On the stage, I had the pleasure to sit and listen to the first three movements of Beethoven’s 9th Symphony, then jump to my feet to sing the final Ode to Joy with the UMS Choral Union. Connection, energy, and joy abounded in that music hall.
Throughout the entire concert, I found myself reflecting on how unlikely this moment was. Many factors could have prevented it from coming into being, but there it was, a real gift and a moment we desperately needed.
The Budapest Festival Orchestra was almost unable to travel
to the U.S. for its scheduled international performances. One of their members has dual citizenship in Hungary and Iraq. He would have been barred from entering the U.S. due to the recent travel ban executive order. Iván Fischer and the rest of the orchestral community were not going to leave their friend and colleague behind, so they had to push hard and advocate for their member. The outcome was quite uncertain, but eventually, with the recent judicial stay, they were able travel into the country as a full orchestra.
Iván Fischer would never leave his colleague behind because he knows the harm that discrimination can bring. Quite personally, he knows the horrific doors it can open. Maestro Fischer’s grandparents died in the Holocaust.
I found myself reflecting upon this as well when he began to conduct the music on Friday night. In addition to his tremendous musicality, Maestro Fischer is famous for bringing his orchestra to play at the sites of abandoned synagogues where Jews were taken and then killed.
I watched him initiate that music on Friday night and pondered how his grandparents would think he is an absolute miracle, which of course, he is.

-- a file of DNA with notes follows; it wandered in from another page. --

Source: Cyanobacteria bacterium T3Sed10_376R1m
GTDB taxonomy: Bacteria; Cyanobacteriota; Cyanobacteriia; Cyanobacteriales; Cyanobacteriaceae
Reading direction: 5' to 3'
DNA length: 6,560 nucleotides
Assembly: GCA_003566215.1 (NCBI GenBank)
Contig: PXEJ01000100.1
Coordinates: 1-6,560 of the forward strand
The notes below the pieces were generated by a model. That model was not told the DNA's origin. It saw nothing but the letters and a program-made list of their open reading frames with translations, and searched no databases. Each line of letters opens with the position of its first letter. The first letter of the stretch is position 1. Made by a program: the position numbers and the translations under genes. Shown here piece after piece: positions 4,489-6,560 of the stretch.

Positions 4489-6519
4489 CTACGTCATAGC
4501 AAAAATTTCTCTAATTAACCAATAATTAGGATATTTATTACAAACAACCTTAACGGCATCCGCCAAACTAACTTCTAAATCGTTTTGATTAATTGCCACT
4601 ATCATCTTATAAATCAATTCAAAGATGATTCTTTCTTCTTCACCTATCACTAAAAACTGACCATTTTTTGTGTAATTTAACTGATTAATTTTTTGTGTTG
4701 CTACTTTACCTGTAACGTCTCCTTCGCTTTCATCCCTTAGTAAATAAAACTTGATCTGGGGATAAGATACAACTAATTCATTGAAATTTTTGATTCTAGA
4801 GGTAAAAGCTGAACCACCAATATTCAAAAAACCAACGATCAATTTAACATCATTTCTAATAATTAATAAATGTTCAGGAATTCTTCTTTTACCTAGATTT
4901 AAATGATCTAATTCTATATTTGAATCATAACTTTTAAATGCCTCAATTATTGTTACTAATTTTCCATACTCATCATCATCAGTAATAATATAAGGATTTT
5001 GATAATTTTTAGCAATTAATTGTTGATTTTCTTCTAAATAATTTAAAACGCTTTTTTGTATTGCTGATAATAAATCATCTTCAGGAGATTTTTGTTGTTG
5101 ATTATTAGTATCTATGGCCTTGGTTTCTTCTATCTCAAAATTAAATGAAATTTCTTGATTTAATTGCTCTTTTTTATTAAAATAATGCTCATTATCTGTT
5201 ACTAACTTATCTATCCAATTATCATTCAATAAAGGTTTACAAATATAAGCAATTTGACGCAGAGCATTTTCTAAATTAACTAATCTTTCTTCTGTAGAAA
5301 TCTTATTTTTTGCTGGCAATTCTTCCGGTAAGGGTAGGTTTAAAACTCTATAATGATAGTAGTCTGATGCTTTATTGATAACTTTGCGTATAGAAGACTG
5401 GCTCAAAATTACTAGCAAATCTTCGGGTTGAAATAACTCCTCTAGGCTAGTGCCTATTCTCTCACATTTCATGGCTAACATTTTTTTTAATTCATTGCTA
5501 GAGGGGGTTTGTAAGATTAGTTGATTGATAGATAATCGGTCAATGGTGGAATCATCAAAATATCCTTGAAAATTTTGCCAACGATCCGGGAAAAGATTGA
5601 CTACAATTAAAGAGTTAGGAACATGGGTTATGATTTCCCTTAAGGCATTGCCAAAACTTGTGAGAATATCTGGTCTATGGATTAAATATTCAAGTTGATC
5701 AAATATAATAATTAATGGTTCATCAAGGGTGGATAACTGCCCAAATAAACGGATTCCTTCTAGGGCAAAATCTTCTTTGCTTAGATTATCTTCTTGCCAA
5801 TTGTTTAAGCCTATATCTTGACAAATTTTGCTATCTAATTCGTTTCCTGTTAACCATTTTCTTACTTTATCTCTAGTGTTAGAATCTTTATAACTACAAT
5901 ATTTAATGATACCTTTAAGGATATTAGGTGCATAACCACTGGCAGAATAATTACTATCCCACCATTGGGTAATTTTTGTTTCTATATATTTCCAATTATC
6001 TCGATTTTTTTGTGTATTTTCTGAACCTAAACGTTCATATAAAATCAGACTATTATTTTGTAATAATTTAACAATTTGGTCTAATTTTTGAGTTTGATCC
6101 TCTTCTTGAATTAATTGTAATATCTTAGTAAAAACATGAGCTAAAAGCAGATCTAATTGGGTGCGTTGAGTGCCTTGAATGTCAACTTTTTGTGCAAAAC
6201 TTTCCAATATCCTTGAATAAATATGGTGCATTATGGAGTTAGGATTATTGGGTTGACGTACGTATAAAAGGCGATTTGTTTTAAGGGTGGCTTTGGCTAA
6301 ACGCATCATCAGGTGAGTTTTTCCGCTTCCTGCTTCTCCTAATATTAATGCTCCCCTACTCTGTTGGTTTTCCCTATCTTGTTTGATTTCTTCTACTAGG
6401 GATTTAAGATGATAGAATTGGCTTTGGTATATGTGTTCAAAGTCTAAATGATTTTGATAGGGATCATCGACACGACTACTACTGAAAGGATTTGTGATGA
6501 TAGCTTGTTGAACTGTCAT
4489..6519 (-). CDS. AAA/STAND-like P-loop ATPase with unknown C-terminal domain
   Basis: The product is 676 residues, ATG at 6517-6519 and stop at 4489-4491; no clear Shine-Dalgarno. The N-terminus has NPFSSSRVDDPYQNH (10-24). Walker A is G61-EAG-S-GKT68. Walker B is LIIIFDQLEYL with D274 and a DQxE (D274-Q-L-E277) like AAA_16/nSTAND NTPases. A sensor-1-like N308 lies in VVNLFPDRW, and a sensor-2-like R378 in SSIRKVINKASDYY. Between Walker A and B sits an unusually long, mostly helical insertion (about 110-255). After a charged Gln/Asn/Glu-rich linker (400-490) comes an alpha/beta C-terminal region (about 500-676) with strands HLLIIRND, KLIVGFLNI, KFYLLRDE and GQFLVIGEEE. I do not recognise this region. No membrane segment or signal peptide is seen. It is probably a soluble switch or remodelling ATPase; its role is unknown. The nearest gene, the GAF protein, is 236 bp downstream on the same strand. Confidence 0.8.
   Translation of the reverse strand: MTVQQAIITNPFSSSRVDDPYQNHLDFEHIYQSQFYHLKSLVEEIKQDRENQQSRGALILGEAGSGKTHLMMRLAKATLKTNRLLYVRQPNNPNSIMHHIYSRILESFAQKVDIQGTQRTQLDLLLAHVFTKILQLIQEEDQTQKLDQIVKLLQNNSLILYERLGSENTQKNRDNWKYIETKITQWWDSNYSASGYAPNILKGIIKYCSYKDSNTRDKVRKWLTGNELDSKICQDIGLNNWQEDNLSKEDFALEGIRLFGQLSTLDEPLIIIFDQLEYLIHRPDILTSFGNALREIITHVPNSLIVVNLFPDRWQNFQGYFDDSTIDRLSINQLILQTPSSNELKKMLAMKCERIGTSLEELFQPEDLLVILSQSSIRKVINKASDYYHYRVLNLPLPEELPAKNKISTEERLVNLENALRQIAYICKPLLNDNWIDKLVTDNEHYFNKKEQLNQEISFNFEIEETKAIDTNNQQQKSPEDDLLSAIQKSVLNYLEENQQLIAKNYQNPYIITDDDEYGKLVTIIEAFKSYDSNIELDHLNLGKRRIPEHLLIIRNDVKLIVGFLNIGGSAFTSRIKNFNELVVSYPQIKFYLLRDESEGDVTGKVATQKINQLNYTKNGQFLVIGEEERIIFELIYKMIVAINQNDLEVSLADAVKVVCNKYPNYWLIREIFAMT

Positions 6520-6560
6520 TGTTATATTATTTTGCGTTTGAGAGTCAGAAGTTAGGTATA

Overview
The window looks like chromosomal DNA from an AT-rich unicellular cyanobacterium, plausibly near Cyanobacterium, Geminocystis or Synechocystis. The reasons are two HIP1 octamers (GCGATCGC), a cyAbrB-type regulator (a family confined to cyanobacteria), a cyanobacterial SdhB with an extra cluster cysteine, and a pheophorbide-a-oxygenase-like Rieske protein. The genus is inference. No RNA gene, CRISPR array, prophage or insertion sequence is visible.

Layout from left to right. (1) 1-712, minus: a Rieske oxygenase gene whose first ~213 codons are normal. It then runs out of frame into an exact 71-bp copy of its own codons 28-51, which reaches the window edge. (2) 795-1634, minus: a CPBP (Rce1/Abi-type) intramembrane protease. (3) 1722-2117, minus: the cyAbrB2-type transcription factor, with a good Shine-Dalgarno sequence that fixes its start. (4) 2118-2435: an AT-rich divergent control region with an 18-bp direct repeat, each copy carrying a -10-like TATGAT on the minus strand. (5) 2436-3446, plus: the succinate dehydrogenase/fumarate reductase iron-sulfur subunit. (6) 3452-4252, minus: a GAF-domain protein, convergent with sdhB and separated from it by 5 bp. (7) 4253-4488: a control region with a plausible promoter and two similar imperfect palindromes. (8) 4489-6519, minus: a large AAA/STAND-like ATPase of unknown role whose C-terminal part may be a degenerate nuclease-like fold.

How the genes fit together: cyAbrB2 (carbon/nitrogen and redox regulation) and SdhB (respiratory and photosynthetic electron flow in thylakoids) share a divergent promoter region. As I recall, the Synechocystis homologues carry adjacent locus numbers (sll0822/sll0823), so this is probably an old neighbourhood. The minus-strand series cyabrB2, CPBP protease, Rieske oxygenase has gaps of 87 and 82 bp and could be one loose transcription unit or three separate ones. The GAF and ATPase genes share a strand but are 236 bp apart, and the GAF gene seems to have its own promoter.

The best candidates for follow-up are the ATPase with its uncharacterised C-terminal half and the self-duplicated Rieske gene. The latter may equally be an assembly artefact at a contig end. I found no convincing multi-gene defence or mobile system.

So there we were on stage, bringing music to life. It may have never found its way to this particular moment, yet remarkably, it did.
And the music did really come alive.
With a lot of enthusiasm, we performed Beethoven’s 9th Symphony. We’ve all become somewhat accustomed to Beethoven’s signature sounds, but his music broke so many rules from his era. It stood outside the box, inviting people into awe, wonder, and mischievousness of their own.
And considering the most unlikely factor of all, this glorious, joyous, complex 9th Symphony was composed after Beethoven had completely lost his hearing. A Deaf man gave us this gift to hear, and he is deservedly famous for it.
We heard it again on Friday night, and at the end, everyone stood to their feet enthusiastically and roared with applause. In a time of uncertainty in our own lives, joy had found us.
In response to all of this, a silly memory popped in my mind. It seems kind of funny to move from soaring Beethoven to eccentric Jeff Goldblum, but that’s where my mind went on Friday night. I suddenly remembered that scene in Jurassic Park
when Dr. Ian Malcolm finds those unexpected dinosaur eggs on the island. “Life finds a way,” he says.
I think it does. Despite the harm and trauma we continually unleash in the world, I think in the end, it really does.